Others cite our neighborhood’s proximity to downtown and other urban employers as another attractive factor.
“[Suburban homeowners are] starting to come back,” Blaydes says. “They had to drive too far. It’s too expensive to do that. If you work inside that circle (LBJ Freeway), you want to be inside that circle.”
Whatever the reasons, they’re resulting in increased momentum. Harrison, for instance, confirms that Elizabeth Newman Homes had, as of mid-November, closed seven homes in Lake Highlands, had three under construction, two lots in inventory, and says the company is “working on acquiring several more lots.”
“We are currently branching out into other areas of the Lake Highlands community and are confident that we will meet the same success in those markets,” Harrison says. “I feel that we are meeting a demand that will continue to grow.”
David McGee, a real estate appraiser familiar with the market, cautiously agrees.
“The frontier is a risky place,” he says. “That’s the concern over there, [but] the smart builders will make money.”
And Blaydes stresses that for now, at least, he knows of no plans to fight builders like some other neighborhoods have done.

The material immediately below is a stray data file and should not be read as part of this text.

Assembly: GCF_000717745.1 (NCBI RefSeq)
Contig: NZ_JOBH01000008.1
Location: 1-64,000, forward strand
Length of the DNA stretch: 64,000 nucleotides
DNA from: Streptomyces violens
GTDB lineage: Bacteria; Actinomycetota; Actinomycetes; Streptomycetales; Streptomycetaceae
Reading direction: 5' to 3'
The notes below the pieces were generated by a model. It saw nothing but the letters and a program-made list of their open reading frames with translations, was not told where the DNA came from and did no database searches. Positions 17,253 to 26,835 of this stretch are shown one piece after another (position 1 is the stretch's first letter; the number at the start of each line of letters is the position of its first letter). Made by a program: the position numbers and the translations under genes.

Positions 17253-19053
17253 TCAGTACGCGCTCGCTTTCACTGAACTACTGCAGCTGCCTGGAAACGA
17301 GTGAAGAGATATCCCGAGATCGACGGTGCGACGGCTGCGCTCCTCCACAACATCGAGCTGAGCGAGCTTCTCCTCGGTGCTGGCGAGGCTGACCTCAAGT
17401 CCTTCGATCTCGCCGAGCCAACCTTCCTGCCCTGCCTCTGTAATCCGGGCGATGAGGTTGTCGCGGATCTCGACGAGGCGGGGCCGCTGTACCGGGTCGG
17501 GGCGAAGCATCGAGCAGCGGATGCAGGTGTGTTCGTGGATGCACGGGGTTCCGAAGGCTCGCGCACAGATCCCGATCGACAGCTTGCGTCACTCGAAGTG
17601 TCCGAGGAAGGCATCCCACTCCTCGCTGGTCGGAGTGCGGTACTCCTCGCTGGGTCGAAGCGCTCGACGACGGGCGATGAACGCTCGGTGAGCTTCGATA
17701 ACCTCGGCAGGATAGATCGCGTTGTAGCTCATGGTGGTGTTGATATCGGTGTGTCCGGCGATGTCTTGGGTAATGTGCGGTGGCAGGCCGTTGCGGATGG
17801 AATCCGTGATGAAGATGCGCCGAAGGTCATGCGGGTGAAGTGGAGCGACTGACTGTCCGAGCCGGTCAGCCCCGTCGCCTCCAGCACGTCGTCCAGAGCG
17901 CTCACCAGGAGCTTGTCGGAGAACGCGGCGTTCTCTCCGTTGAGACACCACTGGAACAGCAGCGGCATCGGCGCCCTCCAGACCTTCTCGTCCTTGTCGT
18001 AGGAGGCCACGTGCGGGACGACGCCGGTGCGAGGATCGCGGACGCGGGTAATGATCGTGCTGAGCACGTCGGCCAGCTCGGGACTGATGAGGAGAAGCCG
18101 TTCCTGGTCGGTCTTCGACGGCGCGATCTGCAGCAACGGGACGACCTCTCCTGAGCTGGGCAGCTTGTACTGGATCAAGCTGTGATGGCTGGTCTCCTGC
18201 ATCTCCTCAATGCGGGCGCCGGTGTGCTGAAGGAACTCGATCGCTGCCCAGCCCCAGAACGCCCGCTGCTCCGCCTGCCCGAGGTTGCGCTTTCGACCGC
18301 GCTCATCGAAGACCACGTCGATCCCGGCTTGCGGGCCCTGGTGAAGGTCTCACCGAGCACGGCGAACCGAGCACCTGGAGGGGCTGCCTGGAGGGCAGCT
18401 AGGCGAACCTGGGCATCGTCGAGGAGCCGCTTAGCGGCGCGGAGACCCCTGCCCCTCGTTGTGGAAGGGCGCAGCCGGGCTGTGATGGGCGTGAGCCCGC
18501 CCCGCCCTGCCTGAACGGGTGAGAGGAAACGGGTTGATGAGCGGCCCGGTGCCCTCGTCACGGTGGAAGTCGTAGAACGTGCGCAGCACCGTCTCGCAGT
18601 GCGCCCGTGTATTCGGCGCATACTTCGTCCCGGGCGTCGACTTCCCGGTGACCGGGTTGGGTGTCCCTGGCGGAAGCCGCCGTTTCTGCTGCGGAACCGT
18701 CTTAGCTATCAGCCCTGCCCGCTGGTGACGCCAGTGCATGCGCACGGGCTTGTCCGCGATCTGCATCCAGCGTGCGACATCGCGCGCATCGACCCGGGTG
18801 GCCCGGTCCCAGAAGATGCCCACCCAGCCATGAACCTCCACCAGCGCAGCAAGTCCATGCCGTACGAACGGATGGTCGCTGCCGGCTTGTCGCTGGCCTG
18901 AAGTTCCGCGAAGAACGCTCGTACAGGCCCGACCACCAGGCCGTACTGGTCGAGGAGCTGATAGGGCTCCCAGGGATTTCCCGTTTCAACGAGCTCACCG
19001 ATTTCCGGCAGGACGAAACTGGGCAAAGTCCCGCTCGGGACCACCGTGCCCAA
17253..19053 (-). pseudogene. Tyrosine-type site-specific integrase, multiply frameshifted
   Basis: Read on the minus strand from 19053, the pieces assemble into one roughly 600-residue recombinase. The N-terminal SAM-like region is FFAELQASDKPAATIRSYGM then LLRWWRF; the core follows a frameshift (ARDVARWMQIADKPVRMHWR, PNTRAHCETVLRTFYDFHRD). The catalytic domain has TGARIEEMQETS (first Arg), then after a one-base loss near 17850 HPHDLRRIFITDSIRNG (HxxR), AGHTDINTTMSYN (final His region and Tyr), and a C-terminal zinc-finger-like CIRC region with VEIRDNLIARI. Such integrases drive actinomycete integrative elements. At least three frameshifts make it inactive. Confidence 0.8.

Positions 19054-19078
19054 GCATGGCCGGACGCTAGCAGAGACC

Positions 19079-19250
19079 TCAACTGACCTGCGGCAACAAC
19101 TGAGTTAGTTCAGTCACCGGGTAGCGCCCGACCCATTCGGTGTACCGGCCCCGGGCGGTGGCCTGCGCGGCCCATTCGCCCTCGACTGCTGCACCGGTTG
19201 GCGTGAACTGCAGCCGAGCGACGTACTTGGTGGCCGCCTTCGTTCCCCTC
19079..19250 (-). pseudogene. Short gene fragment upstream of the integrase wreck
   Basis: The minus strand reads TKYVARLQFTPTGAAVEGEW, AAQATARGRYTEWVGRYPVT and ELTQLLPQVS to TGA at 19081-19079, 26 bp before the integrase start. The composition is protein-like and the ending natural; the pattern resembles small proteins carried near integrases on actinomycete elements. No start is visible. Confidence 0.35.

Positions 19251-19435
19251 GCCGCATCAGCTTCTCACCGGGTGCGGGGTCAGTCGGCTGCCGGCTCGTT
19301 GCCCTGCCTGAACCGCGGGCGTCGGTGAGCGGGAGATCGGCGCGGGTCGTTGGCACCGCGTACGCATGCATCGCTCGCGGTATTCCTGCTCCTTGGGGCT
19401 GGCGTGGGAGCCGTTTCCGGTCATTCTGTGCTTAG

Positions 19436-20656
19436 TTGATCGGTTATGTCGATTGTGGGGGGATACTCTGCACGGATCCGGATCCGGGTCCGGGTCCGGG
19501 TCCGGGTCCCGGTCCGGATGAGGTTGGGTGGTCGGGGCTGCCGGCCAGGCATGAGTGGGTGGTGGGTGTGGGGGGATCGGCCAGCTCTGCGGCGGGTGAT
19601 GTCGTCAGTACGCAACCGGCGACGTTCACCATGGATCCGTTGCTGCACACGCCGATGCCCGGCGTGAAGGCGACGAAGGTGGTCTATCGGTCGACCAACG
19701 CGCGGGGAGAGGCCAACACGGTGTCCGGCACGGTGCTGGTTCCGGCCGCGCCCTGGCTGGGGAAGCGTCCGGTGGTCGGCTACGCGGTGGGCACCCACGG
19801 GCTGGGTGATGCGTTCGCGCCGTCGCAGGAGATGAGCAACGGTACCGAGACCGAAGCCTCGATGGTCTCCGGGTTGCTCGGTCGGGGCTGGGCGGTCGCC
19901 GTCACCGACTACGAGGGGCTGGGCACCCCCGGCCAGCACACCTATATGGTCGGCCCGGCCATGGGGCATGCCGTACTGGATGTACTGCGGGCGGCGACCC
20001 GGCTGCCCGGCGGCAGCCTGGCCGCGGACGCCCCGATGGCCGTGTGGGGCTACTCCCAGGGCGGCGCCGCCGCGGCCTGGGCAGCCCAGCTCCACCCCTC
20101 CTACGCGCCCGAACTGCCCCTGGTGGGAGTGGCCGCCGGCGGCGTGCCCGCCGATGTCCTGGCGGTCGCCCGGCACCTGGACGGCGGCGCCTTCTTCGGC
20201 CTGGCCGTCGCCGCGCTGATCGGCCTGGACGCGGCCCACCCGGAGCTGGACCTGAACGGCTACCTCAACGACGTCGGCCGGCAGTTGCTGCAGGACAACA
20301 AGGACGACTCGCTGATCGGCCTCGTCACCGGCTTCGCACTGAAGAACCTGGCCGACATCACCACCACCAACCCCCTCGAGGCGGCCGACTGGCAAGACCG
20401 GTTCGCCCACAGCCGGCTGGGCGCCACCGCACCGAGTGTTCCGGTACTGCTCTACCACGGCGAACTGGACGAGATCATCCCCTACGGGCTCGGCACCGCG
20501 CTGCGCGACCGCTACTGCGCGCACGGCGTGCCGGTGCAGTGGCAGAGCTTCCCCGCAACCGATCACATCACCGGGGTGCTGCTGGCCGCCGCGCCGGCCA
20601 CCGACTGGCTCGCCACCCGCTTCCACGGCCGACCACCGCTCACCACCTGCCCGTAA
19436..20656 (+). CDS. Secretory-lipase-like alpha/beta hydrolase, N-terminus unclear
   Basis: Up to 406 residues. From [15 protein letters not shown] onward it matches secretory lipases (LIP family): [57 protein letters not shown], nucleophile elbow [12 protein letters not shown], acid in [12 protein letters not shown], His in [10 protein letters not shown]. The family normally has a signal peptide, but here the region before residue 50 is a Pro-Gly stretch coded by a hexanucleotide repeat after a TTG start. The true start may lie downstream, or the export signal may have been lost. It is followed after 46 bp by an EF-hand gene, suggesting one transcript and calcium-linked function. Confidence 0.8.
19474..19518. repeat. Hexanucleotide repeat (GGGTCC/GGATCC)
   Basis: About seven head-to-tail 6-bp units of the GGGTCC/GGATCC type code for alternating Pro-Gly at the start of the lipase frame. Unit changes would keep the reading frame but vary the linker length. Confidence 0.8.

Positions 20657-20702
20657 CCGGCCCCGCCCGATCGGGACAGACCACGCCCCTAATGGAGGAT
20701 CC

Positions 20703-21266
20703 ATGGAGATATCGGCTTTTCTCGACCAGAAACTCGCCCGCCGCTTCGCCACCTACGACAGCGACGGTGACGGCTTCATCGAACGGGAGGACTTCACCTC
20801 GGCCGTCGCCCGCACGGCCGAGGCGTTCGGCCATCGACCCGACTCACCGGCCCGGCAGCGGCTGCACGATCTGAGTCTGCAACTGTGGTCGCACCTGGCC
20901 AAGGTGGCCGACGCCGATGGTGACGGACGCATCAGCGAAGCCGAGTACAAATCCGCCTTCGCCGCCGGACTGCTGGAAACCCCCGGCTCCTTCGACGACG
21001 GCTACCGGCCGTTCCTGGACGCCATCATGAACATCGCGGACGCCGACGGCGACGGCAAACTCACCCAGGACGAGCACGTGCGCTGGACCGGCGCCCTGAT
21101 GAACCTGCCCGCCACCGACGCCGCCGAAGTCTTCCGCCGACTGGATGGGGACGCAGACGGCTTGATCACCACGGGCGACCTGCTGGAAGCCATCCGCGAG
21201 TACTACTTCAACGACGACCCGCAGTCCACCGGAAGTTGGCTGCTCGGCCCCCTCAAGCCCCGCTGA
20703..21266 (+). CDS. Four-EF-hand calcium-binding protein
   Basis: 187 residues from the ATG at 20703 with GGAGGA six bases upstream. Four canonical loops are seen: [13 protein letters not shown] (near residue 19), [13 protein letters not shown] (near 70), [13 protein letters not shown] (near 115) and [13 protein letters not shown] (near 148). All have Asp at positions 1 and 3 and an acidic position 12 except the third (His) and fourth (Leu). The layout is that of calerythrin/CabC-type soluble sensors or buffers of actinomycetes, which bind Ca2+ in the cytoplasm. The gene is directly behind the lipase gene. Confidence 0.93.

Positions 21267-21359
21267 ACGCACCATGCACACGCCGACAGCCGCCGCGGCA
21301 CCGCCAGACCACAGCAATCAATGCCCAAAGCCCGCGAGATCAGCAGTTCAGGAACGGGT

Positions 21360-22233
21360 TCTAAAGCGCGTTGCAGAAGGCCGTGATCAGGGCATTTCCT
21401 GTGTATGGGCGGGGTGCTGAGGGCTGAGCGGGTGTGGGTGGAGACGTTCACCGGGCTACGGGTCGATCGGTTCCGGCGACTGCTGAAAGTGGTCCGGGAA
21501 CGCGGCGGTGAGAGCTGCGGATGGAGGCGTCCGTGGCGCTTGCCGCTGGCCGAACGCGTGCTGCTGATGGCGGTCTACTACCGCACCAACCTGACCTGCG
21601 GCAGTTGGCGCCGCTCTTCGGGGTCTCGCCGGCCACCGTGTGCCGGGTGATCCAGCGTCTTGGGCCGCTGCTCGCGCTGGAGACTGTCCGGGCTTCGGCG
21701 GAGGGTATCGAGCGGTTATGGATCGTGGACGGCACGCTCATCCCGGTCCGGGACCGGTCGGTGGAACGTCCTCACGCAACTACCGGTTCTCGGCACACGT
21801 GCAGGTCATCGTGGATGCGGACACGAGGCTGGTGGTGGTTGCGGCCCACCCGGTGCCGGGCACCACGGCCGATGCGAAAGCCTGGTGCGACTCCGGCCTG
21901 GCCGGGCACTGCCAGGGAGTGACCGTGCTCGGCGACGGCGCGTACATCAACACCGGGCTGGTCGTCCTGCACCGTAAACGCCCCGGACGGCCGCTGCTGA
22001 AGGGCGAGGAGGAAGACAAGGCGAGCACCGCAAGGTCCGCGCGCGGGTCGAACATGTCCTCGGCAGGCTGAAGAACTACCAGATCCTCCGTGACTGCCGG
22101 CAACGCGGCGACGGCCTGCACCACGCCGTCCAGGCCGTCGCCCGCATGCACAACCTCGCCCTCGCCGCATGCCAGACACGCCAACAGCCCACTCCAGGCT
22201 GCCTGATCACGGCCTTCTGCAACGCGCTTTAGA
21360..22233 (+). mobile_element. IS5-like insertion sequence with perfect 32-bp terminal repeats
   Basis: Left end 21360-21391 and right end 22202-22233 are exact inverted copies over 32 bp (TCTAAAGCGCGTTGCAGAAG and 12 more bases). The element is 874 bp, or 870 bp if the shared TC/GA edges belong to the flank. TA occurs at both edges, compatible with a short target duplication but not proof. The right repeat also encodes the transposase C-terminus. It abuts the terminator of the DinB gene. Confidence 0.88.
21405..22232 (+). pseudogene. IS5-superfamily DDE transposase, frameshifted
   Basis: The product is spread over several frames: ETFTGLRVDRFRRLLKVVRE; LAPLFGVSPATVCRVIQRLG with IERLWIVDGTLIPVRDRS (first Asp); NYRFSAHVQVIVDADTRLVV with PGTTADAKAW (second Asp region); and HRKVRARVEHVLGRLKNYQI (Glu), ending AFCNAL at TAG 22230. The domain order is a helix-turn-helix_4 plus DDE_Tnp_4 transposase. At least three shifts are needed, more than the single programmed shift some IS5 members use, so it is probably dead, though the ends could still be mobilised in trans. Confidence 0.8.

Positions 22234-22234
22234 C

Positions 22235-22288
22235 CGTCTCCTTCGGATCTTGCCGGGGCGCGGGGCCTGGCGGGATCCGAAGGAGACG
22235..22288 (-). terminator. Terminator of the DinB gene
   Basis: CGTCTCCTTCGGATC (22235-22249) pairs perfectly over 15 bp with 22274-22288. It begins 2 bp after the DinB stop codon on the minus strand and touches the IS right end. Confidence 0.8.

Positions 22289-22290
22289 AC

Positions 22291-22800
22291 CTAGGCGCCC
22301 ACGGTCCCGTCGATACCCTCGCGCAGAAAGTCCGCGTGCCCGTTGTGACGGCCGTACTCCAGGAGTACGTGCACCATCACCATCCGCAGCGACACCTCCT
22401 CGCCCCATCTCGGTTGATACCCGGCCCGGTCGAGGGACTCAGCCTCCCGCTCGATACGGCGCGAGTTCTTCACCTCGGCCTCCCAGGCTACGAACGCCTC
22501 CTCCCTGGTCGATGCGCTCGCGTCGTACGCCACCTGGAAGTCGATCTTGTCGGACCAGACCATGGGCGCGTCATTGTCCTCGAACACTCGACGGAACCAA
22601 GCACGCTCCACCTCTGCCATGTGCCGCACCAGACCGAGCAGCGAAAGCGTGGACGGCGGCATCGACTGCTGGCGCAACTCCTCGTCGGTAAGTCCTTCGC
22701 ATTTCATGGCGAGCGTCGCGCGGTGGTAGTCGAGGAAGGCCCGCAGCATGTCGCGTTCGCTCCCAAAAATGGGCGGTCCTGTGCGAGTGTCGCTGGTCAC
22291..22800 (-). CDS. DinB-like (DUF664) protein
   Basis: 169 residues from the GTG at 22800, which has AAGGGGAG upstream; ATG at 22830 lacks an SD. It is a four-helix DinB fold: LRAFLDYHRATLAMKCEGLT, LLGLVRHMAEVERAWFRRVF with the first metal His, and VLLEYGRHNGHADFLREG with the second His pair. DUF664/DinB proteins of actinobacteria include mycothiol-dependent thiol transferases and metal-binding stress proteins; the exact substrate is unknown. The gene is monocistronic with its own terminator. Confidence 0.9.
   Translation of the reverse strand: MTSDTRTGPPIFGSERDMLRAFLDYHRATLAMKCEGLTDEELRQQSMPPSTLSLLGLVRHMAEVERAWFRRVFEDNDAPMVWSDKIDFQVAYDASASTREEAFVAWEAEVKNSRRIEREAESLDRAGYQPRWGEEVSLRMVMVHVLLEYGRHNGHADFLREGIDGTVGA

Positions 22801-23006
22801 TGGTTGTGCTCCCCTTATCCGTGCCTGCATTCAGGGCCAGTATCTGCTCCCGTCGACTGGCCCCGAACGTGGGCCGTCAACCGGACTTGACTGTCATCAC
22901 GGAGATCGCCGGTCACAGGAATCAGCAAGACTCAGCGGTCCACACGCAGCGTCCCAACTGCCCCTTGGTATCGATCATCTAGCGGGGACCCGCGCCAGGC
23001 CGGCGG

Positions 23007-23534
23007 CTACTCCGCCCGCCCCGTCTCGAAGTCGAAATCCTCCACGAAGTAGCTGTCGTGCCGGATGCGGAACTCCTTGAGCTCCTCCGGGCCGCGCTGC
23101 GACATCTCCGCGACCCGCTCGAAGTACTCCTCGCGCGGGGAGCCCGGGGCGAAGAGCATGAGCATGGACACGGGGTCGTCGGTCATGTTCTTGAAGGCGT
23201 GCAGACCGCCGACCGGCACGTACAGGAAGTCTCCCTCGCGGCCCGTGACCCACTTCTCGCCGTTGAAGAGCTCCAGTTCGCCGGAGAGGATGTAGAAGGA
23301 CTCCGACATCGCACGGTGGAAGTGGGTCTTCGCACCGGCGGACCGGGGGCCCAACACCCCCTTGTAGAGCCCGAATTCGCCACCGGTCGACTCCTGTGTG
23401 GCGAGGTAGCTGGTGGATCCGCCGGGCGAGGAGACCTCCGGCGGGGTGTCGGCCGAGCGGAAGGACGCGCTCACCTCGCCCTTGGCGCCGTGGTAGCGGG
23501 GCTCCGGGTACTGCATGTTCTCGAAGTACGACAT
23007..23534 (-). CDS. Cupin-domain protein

Instead, these new homes add value to Lake Highlands, he believes.
FUTURE LOOKS BRIGHT
So where is all of this information and activity leading? Well, for starters, real estate prices in our neighborhood have already started climbing.
McGee recently researched numbers on prices per square foot for Lake Highlands, focusing on houses in the $400,000 range. From July 2005 to July 2006, the price per square foot was $128.98, compared to $119.94 the previous year. That 7 percent jump is significant and higher than in other neighborhoods, McGee says.
Lake Highlands is in transition, says Sherryl Wesson, manager of the Ebby Halliday Realtors Lake Highlands office. Right now, a high-end home in our neighborhood is about $600,000. And if the commercial improvements keep happening, prices should continue to climb, she says.
Between Jan. 1 and Oct. 25, 13 Lake Highlands homes sold at prices between $500,000 and $1 million, says Gavin Cain, an Ellen Terry Realtor. That’s a 40 percent jump from the same period in 2005 when eight houses sold in that price range.
“It shows you something,” Cain says.
Chuck Dannis, a neighborhood resident who teaches real estate courses at Southern Methodist University Cox School of Business, says Lake Highlands is in a good position to benefit from the changes in the market.
“You’re going to see an increase in appreciation,” Dannis says. “It’s the location, location, location thing.”
Lake Highlands is probably still a long way from becoming a neighborhood like Lakewood, where $1 million homes are being sold with increasingly regularity, or Preston Hollow or Park Cities, where they’re common, Cain says.
But that’s one reason why our neighborhood is so appealing. Cain says he often has clients who want a bigger house, good public schools, close proximity to downtown and White Rock Lake, but they can’t afford the prices in Lakewood and Preston Hollow.
“When you take them through the Lake Highlands area, there’s no reason why someone wouldn’t want to buy there,” he says.